Longtime JCHS assistant John Hill dies
Jefferson County assistant coach John Hill
DANDRIDGE — A constant presence on the Jefferson County High School basketball sidelines passed away late Saturday night, sending a shockwave of grief through the JCHS community.
John Hill, a longtime assistant coach for both programs at Jefferson County after coaching at the former Maury High School as well, died in his sleep late Saturday night. The cause of death was not immediately known. He was 69.
Hill was described by those closest to him Sunday as a mentor, teacher, great coach, asset and most importantly a friend. From teachers, administrators and fellow coaches at Jefferson County to rival coaches, they all had nothing but great things to say about the departed stalwart of Patriot athletics.
Lady Patriots head coach Rick Sinard, who has spent many years coaching with Hill at the school, said John’s impact on the program at Jefferson County was immeasurable.
“Coach Hill was one of the people who was synonymous with Jefferson County basketball,” Sinard said. “He was such a joy to have around and to work with on a daily basis. It’s still a shock that he is gone. We will certainly miss him, but he will not be forgotten. His handprints are all over our program here at Jefferson County.
“He was the kind of guy who just loved the game of basketball and teaching it to the kids that came though our programs here. He could sit down to talk to you about a few things and it turn into a two-hour conversation. He never met a stranger and treated everyone like he had known them for years.”
Jefferson County athletic director and assistant principal Randy Rogers said it will be difficult to not see Hill on the sidelines this season, given his length of service with the basketball programs at the school.
“Coach Hill was a constant fixture in Jefferson County basketball,” Rogers said. “He was there simply to help the kids and he was a tremendous asset to our Jefferson County High School family. He will be greatly missed.”
Jefferson County girls’ assistant coach Sarah Jane Manis said she plans to keep the seat next to her on the bench open this season in honor of Hill, adding her former coach never missed a moment to tell her how proud he was of her.
“Coach Hill always asked me, ‘Did you learn them today?’ for the past four years since I went into teaching,” Manis said. “Now all I can think about is how he ‘learned’ me. His encouraging words for how proud he was of me for the life I am living being a teacher and a coach will always stick with me. With him, you never knew what you were going to learn that day. It could have been a conversation that went in circles, but it always came out making some kind of sense, whether it be about basketball or life. I’m so very thankful for all I have learned from Coach Hill.”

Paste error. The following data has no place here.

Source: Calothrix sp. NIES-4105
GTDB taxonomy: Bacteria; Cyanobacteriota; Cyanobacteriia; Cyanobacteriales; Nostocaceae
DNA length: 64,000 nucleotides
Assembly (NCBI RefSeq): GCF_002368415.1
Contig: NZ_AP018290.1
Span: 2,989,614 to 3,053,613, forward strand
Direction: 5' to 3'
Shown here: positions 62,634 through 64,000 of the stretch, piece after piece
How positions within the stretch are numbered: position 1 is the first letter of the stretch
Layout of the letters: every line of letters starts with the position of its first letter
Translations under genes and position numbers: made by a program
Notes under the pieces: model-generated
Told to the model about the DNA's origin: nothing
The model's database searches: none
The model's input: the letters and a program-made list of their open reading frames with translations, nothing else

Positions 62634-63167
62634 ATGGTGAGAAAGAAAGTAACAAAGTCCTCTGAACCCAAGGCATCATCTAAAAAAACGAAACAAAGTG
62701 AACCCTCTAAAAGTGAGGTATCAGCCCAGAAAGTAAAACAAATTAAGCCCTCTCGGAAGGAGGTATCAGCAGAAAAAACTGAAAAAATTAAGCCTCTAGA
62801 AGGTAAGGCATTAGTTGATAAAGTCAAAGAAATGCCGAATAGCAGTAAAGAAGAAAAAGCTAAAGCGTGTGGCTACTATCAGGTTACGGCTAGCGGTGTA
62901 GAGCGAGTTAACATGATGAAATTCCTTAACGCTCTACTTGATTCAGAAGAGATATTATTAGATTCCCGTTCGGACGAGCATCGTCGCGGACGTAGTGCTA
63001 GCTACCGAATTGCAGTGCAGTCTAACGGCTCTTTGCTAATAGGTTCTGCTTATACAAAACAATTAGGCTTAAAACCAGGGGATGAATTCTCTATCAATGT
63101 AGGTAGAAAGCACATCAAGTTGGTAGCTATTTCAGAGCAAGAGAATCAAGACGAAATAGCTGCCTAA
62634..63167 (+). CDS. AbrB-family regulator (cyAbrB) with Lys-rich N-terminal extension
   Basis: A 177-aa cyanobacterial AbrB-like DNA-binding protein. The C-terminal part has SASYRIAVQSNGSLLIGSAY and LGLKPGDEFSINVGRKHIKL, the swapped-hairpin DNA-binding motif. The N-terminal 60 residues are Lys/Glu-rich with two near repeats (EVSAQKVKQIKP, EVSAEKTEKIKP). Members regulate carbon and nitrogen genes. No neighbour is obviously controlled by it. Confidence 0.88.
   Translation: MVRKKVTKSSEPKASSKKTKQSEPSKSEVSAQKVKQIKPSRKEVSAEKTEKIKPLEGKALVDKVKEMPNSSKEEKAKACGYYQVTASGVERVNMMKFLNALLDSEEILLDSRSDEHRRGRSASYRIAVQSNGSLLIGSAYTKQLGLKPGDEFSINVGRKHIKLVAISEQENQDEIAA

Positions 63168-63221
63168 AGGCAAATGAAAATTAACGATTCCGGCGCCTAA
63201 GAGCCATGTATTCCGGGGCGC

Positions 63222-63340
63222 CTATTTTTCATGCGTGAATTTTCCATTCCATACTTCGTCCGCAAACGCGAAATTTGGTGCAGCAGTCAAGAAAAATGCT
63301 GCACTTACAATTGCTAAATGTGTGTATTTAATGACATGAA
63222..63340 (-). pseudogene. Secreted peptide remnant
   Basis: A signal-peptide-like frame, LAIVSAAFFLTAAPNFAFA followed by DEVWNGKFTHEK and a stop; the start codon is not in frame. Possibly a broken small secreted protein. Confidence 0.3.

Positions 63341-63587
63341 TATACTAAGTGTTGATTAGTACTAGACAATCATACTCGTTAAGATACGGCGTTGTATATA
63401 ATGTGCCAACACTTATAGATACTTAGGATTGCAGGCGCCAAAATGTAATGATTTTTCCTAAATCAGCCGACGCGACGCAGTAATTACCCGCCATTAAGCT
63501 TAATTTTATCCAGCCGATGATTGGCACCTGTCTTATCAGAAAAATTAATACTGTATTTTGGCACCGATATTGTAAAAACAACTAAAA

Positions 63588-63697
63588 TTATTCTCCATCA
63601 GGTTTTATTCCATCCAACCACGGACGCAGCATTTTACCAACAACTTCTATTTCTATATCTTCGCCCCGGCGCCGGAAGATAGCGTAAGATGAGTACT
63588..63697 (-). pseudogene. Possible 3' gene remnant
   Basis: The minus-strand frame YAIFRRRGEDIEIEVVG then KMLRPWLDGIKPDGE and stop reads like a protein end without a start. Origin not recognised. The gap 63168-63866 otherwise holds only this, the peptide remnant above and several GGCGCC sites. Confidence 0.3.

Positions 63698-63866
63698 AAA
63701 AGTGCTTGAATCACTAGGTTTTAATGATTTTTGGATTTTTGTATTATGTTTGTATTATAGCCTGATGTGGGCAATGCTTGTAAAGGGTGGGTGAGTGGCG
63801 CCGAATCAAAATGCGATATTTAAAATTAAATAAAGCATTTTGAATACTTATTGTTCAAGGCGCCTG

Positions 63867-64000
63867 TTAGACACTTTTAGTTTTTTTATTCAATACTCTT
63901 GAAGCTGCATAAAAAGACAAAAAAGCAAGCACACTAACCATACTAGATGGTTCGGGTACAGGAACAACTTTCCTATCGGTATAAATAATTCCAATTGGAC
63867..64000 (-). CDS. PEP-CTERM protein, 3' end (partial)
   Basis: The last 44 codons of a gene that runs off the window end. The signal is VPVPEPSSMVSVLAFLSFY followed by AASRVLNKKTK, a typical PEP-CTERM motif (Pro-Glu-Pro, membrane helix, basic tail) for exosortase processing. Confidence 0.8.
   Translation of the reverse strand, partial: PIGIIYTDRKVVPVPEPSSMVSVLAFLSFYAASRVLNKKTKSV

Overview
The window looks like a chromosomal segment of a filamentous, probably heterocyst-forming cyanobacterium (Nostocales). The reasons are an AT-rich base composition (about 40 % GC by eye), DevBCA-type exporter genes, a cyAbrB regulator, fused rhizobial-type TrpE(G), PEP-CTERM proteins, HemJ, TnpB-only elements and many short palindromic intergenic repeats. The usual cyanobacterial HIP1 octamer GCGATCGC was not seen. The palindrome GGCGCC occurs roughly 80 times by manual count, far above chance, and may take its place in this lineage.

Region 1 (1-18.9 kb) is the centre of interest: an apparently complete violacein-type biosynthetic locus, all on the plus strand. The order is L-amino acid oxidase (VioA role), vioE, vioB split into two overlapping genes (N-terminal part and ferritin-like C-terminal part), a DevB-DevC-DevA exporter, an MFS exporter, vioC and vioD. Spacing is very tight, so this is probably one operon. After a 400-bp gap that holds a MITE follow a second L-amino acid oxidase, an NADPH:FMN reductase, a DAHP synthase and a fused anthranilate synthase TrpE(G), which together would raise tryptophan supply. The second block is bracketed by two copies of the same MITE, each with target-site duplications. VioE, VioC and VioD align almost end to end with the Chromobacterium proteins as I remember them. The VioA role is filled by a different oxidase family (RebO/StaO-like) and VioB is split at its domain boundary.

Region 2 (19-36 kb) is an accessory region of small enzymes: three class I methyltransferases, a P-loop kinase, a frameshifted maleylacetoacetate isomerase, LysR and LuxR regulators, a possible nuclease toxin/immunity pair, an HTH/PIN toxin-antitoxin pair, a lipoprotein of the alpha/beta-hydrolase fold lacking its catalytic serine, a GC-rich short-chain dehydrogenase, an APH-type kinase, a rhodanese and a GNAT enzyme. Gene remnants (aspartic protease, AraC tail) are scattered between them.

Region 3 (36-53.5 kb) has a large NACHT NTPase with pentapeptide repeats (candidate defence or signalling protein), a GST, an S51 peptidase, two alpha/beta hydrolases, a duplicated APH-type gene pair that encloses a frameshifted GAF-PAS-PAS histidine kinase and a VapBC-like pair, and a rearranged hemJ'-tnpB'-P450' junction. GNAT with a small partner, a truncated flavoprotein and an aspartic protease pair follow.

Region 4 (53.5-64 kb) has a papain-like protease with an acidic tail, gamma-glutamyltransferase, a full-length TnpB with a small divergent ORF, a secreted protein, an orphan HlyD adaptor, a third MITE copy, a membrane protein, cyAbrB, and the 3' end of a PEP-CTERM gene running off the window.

JCHS boys’ basketball head coach Chris Poore said he and Hill spent a lot of time together just talking about the game and bouncing ideas off each other while attending clinics.
“Coach Hill was a special person and he helped establish what it means to be part of the Jefferson County family,” Poore said. “He was one of the first to welcome me to JCHS and was always one of my biggest supporters. He was always open to attend clinics with me and sit up afterwards to talks and share life stories. Coach Hill’s legacy of passion for the game and genuine love for his players will be the greatest lesson that I will take from knowing him.”
Former Jefferson County girls’ head coach and current Carter Middle School head coach Bo Lewis remembered his former assistant and mentor fondly.
“Sometimes in life, we have people that make a major impact on our lives. For me, Coach Hill is one of those people,” Lewis said. “He was a mentor, teacher, coach, colleague, friend and father figure for me. We normally talked 3-4 times a week and anytime I had a major decision. Coach was on my short list to call just to hear his viewpoint.
“He never hesitated to tell me his thoughts, whether it be about basketball or about life. Lately, I had told him how I was missing those late night conversations in the gym and in our basketball office. Now, I’m certainly going to miss those random and numerous talks we had on a regular basis.”
Lewis added Hill’s love for basketball and his players and students in the classroom made him unique.
“As a coach and teacher, nobody loved their job as much as he did,” Lewis said. “He was very detail oriented and believed in doing the right thing. I’ve never met anyone who loved and respected the game as much as he did. It was an honor and a blessing to coach with him. He impacted so many lives and honestly cared about people, especially his players and students. I love him and will miss him greatly. He is probably showing Jesus how to get low in a correct defensive stance and to ‘point his pistols’ like he used to say.”